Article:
Global stocks slip after S&P 500 posts first monthly decline in ’21
Global markets fell on Friday after Wall Street’s worst monthly loss since the start of the pandemic.
Shares fell in Paris, London, Frankfurt and Tokyo. Shanghai and Hong Kong have been closed for vacations.
The S&P 500 ended September down 4.8%, its first monthly decline since January and the largest since March 2020.
After climbing steadily for much of the year, markets have become volatile with the spread of the more contagious delta variant of COVID-19, the surge in long-term bond yields, and the announcement that the Federal Reserve may begin. to relax its support for the economy.
Rising inflation has also caused investors to reconsider recent high stock prices, leading many to sell tech stocks that have skyrocketed during the pandemic.
The German DAX lost 0.8% to 15,134.21 and the CAC 40 in Paris slipped 0.8% to 6,465.81. London’s FTSE 100 was down 1% to 7,013.74.
US futures also fell, with the Dow industrials contract losing 0.7%. The S&P 500 futures contract was 0.6% lower.
Japan lifted the pandemic state of emergency on Friday after seeing the number of coronavirus cases decline as vaccinations ramp up. A quarterly Bank of Japan survey found the mood among major Japanese manufacturers has reached its highest level in nearly three years as companies contemplate a recovery.
The results of the “tankan” survey, released on Friday, revealed sentiment among major manufacturers fell from 14 to 18. This is the highest level since the end of 2018. The reading for non-manufacturers increased only slightly, to 2 from 1.
However, she and various other investigations have found that manufacturers are grappling with shortages of computer chips and other components, amid supply chain and shipping disruptions that could hamper the rebound of the pandemic.
Tokyo’s Nikkei 225 lost 681.59 points to 28,771.07 points, while the S & P / ASX 200 lost 2% to 7,185.50. Seoul’s Kospi lost 1.6% to 3,019.18. Shares also fell in Taiwan and Southeast Asia.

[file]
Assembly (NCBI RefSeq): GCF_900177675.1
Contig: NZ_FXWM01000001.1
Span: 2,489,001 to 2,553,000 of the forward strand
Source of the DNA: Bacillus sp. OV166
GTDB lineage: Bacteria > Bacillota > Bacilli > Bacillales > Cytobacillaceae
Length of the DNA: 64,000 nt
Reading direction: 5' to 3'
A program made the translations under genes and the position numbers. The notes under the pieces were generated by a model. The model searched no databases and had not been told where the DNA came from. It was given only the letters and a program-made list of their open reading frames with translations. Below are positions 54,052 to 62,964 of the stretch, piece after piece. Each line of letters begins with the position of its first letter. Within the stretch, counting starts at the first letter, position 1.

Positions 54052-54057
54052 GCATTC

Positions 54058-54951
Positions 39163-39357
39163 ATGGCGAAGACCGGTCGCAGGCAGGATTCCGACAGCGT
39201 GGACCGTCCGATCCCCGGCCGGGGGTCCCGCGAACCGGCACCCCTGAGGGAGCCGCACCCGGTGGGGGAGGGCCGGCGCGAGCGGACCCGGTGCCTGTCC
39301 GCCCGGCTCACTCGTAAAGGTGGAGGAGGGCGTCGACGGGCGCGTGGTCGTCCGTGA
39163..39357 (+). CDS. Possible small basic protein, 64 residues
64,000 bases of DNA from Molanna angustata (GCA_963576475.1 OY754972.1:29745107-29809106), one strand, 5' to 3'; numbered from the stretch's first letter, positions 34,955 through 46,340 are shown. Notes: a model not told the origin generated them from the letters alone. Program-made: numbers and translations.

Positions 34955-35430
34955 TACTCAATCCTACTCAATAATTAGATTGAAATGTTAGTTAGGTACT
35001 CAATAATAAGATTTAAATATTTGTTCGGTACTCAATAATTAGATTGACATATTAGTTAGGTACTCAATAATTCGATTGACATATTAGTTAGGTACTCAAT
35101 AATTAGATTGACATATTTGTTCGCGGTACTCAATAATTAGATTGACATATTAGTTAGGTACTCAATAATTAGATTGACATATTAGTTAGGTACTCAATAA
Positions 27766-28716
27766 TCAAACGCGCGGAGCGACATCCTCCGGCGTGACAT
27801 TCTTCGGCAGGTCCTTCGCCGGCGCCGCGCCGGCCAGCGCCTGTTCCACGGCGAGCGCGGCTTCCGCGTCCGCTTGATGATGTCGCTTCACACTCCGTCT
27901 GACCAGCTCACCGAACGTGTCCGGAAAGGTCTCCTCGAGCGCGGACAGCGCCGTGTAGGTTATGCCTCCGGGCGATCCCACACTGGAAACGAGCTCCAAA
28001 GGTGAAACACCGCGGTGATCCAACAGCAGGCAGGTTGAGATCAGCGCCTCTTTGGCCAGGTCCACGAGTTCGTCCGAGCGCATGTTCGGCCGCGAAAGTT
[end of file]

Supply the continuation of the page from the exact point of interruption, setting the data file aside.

The S&P 500 lost 1.2% on Thursday but is still up 14.7% for the year. The Dow Jones Industrial Average lost 1.6%, while the Nasdaq slipped 0.4%. Small business stocks also lost ground. The Russell 2000 Index fell 0.9%.
The yield on the 10-year Treasury bill, a benchmark for many types of loans, fell to 1.49% on Friday morning from 1.50%. It was as low as 1.32% just over a week ago.
In recent weeks, economic data has shown that the highly contagious delta variant has held back consumer spending and the labor market recovery.
The Labor Department reported that jobless claims rose for the third week in a row and were higher than economists had anticipated. Ministry of Commerce improved its estimate of economic growth in the second quarter to 6.7%, which was slightly better than economists expected, but he expects growth to slow to 5.5% in the third quarter.
On Thursday, a bill to fund the U.S. government until December 3 and avoid a partial federal shutdown authorized Congress. But the dispute between Democrats and Republicans over extending the country’s debt limit remains unresolved.
In other exchanges on Friday, benchmark US crude oil fell 74 cents to $ 74.29 a barrel in electronic trading on the New York Mercantile Exchange. It rose 18 cents to $ 75.03 a barrel on Thursday.
Brent crude oil fell 65 cents to $ 77.66 a barrel.
The dollar slipped to 111.14 Japanese yen from 111.28 yen. The euro was unchanged at $ 1.1580.